The school also had three debating societies: Sophomores belonged to the Congress, juniors to the House, and seniors to the Senate. Each group had a Jesuit scholastic as a moderator, and we participated in inter- and intra-school debates. In the spring, a team from the House debated a team from the Senate in the Gold Medal Debate. One reason to join the debating societies was to be able to attend the House-Senate Dance.
Although various parishes sponsored dances for any high school student, at SI you couldn’t attend a school dance until your junior year. The House and Senate held a dance in the fall for members only. There was also the Junior Prom to which juniors or seniors could go, and the Senior Exclusive. These dances were all held at either the school auditorium or the USF auditorium and a bid cost about $3 or $4. The committee hired a band, usually made up of college students, for the evening, and the boys came in tuxedos rented from Selix or Uptown Clothiers for about $5. Mr. Murphy stood at the door to enforce the “no corsage” rule. If a boy bought his date a corsage, she was asked to leave it at the door. This prevented competition and saved each student at least $4 or $5. After the dance, we often drove to Mel’s Drive-In on Geary for a milkshake or root beer float before taking our dates home.
Ken Innes was one of the people who pushed to bring back the yearbook in 1946. His father took the individual pictures of the students.
During our second and third years, we were required to take ROTC. We were under the command of Capt. Harold Hamilton, whom we called “Cosmo.” The origin of the nickname was his frequent threat that if we misbehaved, he would have us there on Saturday cleaning cosmoline, a thick and tenacious grease, from the M1 rifles. On Wednesdays, the entire ROTC marched in formation. You were supposed to wear your uniforms to and from school, but some students found this onerous, and like Bob Matson, crammed their uniforms into their lockers. The wrinkled uniform then had a “locker press.”
At the south end of the field were some telephone poles topped by a transverse piece of lumber from which hung four ropes each about 2-inches thick. As part of our R.OTC training, we had to climb these ropes. We handled real rifles but never fired them. The school’s rifle team, which shot .22s, practiced in a range in the school basement.
Although only the freshman class at SI took physical education — and this was a mild exercise class because there was no gym and no facilities to shower — there were many opportunities to participate in athletic activities. The intramural program went on all year, but as the courts were outdoors, rain cancelled many games.
On the asphalt-covered yard on the northeast corner of the campus there was a daily noontime softball game. Homeruns were made when the balls went over the fence, and the players were often indebted to passersby who threw the balls back onto the field. The noon hours were also filled with basketball games, and each year there was a competition for which every registry class fielded a team. The games, played in the center court behind the school building, were well attended and hotly contested. A registry class that happened to have a couple of the stars of the thirties or varsity teams usually did very well and would often emerge as the winner.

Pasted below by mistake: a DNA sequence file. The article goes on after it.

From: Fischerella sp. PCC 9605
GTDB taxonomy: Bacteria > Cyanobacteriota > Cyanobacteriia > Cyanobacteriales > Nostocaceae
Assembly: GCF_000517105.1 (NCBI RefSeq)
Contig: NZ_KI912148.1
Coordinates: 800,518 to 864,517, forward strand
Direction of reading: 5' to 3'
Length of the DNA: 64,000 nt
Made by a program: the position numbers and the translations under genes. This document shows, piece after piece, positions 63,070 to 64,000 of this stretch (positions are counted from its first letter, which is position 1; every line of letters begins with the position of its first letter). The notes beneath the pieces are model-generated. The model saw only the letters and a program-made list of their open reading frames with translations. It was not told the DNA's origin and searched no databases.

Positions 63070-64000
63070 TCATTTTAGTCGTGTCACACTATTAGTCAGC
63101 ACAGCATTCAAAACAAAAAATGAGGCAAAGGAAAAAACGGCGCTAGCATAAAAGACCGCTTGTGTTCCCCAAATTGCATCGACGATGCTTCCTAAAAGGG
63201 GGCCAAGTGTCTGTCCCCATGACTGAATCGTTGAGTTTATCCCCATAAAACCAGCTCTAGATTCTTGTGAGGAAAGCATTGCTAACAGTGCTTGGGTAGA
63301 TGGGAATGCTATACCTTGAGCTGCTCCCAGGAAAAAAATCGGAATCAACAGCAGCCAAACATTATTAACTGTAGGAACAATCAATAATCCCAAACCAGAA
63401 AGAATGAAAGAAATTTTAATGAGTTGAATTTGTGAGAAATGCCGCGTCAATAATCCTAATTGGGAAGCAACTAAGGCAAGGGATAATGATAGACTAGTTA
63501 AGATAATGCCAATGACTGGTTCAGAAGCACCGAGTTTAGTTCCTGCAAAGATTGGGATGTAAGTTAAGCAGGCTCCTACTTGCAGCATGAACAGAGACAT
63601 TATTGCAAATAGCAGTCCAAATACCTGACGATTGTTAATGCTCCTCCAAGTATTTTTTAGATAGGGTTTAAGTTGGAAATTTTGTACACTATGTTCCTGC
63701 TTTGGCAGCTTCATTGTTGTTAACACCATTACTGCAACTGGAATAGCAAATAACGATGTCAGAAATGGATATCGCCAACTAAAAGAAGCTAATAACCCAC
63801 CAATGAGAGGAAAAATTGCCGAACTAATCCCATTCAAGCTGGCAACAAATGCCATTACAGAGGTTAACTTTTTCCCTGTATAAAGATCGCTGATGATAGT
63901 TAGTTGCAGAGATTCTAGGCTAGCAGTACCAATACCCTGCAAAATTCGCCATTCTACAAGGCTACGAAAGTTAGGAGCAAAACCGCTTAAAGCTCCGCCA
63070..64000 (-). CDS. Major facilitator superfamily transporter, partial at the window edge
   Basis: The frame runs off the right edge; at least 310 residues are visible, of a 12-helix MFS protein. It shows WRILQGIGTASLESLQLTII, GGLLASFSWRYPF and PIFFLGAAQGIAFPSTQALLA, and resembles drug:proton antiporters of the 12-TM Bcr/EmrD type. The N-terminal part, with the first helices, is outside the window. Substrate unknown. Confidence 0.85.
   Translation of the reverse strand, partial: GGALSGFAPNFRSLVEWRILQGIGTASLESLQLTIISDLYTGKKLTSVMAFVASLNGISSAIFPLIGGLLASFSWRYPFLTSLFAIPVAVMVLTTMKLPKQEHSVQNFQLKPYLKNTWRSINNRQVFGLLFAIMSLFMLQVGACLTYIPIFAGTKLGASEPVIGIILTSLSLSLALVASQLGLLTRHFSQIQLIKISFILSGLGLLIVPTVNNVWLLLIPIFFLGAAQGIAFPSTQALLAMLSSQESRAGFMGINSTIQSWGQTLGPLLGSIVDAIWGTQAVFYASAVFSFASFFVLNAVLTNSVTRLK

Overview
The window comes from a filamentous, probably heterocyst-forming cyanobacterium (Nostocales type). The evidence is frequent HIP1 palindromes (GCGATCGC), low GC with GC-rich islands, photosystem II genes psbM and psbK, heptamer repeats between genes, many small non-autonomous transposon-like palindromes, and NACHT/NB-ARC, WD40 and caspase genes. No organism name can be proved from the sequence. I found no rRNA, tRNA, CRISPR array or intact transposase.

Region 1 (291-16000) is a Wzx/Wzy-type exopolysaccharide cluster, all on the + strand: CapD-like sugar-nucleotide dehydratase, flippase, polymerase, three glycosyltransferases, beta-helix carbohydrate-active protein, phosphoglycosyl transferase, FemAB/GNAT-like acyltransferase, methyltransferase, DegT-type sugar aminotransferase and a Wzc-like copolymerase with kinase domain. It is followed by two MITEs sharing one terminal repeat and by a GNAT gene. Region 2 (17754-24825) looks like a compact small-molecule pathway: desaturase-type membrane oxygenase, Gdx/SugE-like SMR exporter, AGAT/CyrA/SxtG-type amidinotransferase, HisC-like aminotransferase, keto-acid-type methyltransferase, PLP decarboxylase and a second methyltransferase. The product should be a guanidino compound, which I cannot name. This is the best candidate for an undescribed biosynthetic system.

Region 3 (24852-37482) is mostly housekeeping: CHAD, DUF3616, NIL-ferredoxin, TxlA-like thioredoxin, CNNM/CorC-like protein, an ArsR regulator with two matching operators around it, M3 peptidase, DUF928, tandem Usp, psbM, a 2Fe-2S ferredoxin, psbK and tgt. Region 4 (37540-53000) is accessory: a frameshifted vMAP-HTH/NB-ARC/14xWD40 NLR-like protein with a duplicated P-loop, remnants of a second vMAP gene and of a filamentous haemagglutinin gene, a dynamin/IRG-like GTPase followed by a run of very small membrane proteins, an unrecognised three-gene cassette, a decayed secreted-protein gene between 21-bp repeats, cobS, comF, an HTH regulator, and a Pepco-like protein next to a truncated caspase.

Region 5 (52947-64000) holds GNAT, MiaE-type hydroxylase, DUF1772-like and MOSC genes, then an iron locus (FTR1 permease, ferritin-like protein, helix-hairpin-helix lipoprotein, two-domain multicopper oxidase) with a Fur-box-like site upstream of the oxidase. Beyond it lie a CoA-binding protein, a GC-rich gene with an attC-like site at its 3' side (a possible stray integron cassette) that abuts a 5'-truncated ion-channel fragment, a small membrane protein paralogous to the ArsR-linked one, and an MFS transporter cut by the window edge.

Both SI and Sacred Heart were members of the AAA, the Academic Athletic Association. Varsity football games were played at Kezar Stadium and sometimes on the fields of Washington or Balboa High Schools. St. Mary’s, USF and Santa Clara also played at Kezar, but there were no professional teams at that time. I still remember our game against Sacred Heart that opened the season in 1945. The grass at Kezar, especially compared to the field at SI (now Negoesco Field), was so soft and lush that there was little incentive to get up after having fallen or having been knocked down. That was the first game of the season in which SI won its first AAA football championship.
Mr. “Red” Vacarro coached the “thirties,” the freshman-sophomore team, also known as the “goof squad.” The varsity had been coached by Mr. Alex Schwartz until he left for the public school system. Under Mr. John Golden, the varsity won SI’s first city football championship in 1945.
The school supplied shoulder and hip pads as well as pants and jerseys. There were perhaps 25 or 30 helmets for the team. Each player had to find one that fit him, and if you were sent in as a substitute, you either had to find a suitable one or use the one from the player you were replacing. We supplied our own socks, cleats, mouth guards and supporters.
The basketball teams — thirties and varsity — practiced at the Page Street Gym, now the San Francisco Boys and Girls Club. At the time, it was a barn-like building with few amenities. The lightweight teams practiced outside in the schoolyard.
In an effort to equalize competition, basketball players were divided into teams by “exponents.” So many exponents were given for age, height and weight. Basketball teams played as the 100s, the 110s, the 120s and the 130s. If a player wanted to make the 130s and was close to the limit, though he couldn’t control his age or height, he might, as some did, fast, dehydrate himself or even take laxatives for a short period before the weigh-ins.